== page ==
• Dry, blistered or patches of skin and
  • Inflammation of corneas.6,7

For DSC patients, there are other skin symptoms like hyper or hypopigmentation, loss of skin colour, scarring of the skin, wart-like lesions, and easily bruised skin. In addition to the skin symptoms, DSC individuals have:

  • One or more neurological abnormalities (usually low intelligence),
  • Microcephaly (small head),
  • Mearing impairment,
  • Weak reflexes,
  • Limited movement
  • Involuntary movements (such as uncontrolled jerks), and
  • Eyesight abnormalities.2

It is important to note that symptoms of DSC present differently in each individual therefore medical professionals can be the only ones that can diagnose the syndrome.

Diagnosis and screening

De Sanctis-Cacchione syndrome is usually diagnosed following an XP diagnosis. A clinical evaluation can include the use of autoradiography8 and imaging studies like MRIs and CT scans. This evaluation will determine the presence of any neurological abnormalities. In addition to the scans, laboratory tests can be done to check lymphocytes and other cells in the body. The results may show cells exposed to UV light and carcinogens (cancer-producing cells).

It is possible to validate the existence of mutations in the genes linked to De Sanctis-Cacchione syndrome using genetic testing, more precisely, DNA sequencing. ERCC6 mutations are frequently to blame for DSC. For an exact diagnosis, certain mutations must be confirmed. Genetic counselling can be given to those affected and their families after the mutations are detected. Understanding the syndrome's pattern of inheritance and the dangers of passing it on to future generations is made easier with the aid of this counselling. Now, in cases where a family has a history of De Sanctis-Cacchione syndrome or carries the gene, prenatal testing can be offered to expectant parents. This allows them to make informed decisions about the pregnancy, including possible interventions and future family planning.7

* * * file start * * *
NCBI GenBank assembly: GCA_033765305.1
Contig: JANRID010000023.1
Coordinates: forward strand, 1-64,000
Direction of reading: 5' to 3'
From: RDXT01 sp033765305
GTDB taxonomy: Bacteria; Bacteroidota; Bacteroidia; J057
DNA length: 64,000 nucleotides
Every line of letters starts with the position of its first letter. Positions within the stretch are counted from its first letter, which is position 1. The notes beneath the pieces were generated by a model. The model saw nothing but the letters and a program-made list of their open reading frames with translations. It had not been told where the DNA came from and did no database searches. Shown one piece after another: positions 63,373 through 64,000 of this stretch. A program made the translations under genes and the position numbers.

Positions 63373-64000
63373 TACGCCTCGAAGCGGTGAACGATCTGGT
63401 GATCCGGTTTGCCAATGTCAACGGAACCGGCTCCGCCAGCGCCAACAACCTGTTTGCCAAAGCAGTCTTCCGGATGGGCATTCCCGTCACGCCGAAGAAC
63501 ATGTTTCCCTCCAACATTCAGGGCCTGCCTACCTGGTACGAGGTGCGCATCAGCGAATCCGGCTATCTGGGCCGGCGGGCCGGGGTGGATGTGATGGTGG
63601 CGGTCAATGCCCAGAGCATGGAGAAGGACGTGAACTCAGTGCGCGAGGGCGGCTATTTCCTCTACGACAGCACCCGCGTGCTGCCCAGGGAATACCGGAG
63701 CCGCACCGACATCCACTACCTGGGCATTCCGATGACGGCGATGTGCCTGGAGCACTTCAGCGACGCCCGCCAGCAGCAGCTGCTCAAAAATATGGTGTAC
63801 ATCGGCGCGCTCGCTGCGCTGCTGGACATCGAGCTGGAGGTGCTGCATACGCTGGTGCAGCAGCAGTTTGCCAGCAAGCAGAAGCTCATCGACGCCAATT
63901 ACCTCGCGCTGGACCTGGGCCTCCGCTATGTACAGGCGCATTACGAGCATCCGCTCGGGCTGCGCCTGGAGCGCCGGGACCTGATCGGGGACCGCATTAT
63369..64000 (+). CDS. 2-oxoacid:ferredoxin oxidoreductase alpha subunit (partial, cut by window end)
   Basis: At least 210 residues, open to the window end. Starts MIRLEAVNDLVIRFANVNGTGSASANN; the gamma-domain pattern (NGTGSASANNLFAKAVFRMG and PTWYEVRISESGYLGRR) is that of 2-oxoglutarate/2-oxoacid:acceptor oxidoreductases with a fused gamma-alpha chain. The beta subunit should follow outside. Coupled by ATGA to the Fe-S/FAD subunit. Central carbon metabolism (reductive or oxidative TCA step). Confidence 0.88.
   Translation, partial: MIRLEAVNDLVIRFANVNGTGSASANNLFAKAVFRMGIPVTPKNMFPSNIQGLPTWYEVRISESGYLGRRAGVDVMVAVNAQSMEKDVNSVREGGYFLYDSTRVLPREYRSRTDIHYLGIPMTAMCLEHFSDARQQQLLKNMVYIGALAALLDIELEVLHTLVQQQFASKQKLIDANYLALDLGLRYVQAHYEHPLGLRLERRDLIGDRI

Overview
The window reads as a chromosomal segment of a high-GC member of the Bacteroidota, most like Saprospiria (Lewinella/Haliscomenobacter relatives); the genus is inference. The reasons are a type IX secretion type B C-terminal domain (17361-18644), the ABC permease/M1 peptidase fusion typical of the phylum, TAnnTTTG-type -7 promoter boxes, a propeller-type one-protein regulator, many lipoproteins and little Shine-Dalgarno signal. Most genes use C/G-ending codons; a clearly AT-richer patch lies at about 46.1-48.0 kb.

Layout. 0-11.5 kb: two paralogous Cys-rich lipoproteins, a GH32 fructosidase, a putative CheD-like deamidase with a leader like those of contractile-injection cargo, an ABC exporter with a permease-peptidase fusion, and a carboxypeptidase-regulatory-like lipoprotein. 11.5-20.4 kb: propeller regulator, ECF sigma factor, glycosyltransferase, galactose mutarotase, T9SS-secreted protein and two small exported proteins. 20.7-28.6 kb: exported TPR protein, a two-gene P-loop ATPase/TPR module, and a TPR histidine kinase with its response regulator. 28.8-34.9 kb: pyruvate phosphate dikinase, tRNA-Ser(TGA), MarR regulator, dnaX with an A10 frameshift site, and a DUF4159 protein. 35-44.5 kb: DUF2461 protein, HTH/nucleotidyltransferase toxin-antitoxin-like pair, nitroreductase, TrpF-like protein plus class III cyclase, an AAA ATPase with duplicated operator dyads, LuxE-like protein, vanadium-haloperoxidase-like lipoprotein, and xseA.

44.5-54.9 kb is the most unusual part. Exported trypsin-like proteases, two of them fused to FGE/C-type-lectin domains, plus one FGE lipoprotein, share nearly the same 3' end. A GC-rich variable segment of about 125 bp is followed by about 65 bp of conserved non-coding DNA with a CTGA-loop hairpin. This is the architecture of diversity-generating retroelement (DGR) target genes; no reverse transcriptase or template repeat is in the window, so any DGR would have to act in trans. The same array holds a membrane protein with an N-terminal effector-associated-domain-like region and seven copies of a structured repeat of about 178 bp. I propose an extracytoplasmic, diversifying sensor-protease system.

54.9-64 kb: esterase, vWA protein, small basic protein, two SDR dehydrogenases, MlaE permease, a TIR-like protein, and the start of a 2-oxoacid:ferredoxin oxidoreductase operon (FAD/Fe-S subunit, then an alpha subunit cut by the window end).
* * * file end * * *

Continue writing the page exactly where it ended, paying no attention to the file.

Treatment and management

Individuals with De Sanctis-Cacchione syndrome may face challenges, but there are management and treatment options available. By taking proactive measures such as protecting their skin from sunlight, limiting outdoor activities during daylight hours, and avoiding chemical carcinogens, affected individuals can help prevent the development of skin lesions and other complications. Early detection and surgical removal of skin cancer lesions is essential, and regular skin and eye examinations can help ensure overall health. Remember, with the right care and attention, individuals with DSC can live happy and fulfilling lives.

It's great to know that having information about the specific genetic mutations associated with De Sanctis-Cacchione syndrome can be helpful in personalizing the treatment and management of the condition. While there might not be a cure for the syndrome, having genetic information can guide healthcare providers in creating a tailored care plan that addresses the specific needs and risks associated with the patient's mutations. Additionally, genetic testing results can help determine the frequency and intensity of medical surveillance needed to manage the syndrome effectively.1,7